In response to a question from the Committee regarding how volunteers were recruited to hear children read in school and whether there were sufficient numbers of volunteers, Mr Turner advised that recruitment was via the Council’s social media platforms and he agreed to provide the necessary link to Committee Members in order that they could access the information.


The Committee requested a future update on Blackpool’s Library Service, seeking to determine if Blackpool’s libraries were well used. In addition, the Committee asked Mr Turner to provide quarterly updates on the progress of the Literacy Strategy.


The Committee agreed:

1.     To receive a report on the work of the Library Service at a future meeting of the Committee;

2.     To request quarterly updates on the progress of the Literacy Strategy.



To consider an update on the Special Educational Needs and Disability (SEND) Strategy.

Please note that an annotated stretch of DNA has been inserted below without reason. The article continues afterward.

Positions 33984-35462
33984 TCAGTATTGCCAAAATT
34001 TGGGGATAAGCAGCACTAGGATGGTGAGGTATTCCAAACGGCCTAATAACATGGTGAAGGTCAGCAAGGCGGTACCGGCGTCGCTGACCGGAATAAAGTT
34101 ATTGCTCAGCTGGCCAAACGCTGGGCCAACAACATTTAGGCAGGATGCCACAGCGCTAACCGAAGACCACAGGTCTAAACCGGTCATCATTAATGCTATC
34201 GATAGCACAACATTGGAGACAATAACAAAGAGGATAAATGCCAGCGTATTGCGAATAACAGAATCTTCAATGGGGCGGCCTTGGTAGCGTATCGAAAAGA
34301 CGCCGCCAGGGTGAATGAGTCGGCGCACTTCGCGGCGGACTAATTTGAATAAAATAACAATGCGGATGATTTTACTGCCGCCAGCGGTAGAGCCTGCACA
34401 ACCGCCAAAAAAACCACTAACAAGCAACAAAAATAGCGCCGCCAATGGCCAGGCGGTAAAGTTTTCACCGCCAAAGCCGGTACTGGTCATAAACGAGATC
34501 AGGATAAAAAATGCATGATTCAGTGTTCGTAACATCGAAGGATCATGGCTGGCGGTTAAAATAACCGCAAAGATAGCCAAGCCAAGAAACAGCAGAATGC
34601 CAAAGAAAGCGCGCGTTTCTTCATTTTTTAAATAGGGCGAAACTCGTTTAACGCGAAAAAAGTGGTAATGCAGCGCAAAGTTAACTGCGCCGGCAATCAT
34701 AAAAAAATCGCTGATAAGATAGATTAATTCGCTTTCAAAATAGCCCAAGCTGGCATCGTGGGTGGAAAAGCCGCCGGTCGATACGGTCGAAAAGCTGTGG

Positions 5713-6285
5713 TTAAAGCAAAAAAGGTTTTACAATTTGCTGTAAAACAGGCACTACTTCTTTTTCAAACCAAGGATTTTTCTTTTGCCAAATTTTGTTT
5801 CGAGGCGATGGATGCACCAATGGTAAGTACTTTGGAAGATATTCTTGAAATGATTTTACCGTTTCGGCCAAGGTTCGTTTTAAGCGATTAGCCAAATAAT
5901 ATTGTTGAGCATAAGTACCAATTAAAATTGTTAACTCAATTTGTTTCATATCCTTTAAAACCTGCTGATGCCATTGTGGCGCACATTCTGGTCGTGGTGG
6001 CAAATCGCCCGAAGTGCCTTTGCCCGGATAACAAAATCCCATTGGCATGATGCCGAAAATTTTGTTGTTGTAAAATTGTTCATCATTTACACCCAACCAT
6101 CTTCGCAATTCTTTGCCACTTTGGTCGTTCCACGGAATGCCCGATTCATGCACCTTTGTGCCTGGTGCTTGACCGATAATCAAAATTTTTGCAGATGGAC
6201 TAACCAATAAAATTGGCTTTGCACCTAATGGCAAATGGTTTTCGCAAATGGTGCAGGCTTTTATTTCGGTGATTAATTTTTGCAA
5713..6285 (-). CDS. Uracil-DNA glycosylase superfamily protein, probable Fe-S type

The Committee considered an update on the Special Educational Needs and Disability (SEND) Strategy, with Mr Paul Turner, Assistant Director of Children's Services (Education, SEND and Early Years) reporting that work had begun in late spring 2021 to refresh the Strategy and that this would recommence now that the underpinning work on the Needs Assessment and self-evaluation was reaching a conclusion. He advised that the next stage in the development process would be to agree a set of key priorities for the Strategy, based on the outcome of the co-production sessions which had been held last year along with the findings from the self-evaluation exercise. Mr Turner stressed the importance of avoiding rushing the Strategy as buy-in from a number of partners would be vital to its success and as such it was necessary to ensure all parties were in agreement with its contents.